Ladies and gentlemen, start your lawyers.
Many legal challenges are expected over the redistricting issue now that New York Governor Kathy Hochul has approved new maps for the state’s congressional districts that give Democrats a heavy political edge over Republicans.
Despite allegations of gerrymandering and objections from GOP lawmakers, the Democratic governor on Feb. 3 signed into law the new card, which will be used in future primary contests.
The state legislature had approved the new maps along party lines. They were drawn so that of the 26 congressional districts into which New York will be divided, Democrats will be the majority of registered voters in 22 of them.
The new districts eliminate a congressional seat and split Broome County in two and get rid of Republican Congresswoman Claudia Tenney’s 22.n/a District, putting the northern part of the county in the new 23rd district, which Tenney says she will run to represent, although she does not live within its boundaries, and the southern part of Broome in the redesigned 19and district currently represented by Democrat Antonio Delgado.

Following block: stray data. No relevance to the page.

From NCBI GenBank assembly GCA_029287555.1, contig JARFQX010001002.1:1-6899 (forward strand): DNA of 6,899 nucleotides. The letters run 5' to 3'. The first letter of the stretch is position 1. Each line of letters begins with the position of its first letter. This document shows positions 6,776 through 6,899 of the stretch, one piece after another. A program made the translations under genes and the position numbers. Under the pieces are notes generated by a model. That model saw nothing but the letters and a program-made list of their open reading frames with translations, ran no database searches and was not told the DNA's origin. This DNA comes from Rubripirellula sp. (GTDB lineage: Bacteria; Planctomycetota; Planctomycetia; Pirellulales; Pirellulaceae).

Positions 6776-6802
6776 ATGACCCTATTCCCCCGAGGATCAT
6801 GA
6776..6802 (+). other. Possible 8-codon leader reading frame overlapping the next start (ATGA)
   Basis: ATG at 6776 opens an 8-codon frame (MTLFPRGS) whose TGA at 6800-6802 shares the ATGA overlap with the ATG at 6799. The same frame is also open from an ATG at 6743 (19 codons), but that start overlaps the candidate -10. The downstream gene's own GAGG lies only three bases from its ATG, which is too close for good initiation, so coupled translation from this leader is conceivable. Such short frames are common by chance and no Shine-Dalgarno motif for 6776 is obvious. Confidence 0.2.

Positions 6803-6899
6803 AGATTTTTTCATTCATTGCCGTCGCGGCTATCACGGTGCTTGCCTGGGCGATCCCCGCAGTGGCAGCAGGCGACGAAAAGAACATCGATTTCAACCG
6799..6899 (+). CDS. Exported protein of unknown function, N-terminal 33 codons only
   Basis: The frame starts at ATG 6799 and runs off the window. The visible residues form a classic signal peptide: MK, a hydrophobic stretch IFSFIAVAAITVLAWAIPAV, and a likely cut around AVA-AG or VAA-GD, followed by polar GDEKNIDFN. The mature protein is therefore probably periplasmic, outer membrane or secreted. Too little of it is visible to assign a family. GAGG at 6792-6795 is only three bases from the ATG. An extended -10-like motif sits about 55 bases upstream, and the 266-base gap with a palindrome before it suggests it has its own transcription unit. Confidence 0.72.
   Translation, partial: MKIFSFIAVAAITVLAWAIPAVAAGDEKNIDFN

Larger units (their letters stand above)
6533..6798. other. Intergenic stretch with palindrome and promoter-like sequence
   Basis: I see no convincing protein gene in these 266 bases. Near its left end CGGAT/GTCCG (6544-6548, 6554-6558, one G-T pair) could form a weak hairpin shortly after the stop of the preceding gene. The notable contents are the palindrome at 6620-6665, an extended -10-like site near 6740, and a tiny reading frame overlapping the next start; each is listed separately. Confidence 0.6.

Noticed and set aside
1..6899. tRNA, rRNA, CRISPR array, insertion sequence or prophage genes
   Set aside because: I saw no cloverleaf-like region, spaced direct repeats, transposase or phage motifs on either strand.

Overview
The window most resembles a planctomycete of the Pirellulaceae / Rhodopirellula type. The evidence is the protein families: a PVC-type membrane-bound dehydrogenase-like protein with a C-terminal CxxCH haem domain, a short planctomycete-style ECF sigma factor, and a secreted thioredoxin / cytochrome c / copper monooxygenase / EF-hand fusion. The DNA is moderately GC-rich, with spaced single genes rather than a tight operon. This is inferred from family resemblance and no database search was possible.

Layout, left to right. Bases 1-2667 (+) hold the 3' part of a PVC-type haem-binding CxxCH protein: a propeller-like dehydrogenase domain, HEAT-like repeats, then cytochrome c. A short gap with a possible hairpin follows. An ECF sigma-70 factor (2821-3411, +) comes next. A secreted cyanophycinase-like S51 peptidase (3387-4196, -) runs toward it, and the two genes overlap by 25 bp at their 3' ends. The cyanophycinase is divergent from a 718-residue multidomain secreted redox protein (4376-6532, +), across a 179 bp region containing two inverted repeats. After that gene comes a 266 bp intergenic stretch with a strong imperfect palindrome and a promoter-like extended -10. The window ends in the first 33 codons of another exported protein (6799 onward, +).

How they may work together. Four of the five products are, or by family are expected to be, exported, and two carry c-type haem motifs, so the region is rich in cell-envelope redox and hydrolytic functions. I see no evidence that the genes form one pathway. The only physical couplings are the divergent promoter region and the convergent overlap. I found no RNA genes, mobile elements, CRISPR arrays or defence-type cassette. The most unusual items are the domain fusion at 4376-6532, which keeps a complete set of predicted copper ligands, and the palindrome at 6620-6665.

Republicans have said they are considering legal challenges to the maps, saying they violate the state constitution. The Democratic state leaders who proposed them said the maps reflect changes in the state’s population over the past decade.
The state’s election primaries are approaching in June.
WATCH: What major laws were passed in the year you were born?
The data in this list was acquired from reliable online sources and media. Read on to find out which major law was passed the year you were born and find out its name, vote count (if any), and its impact and significance.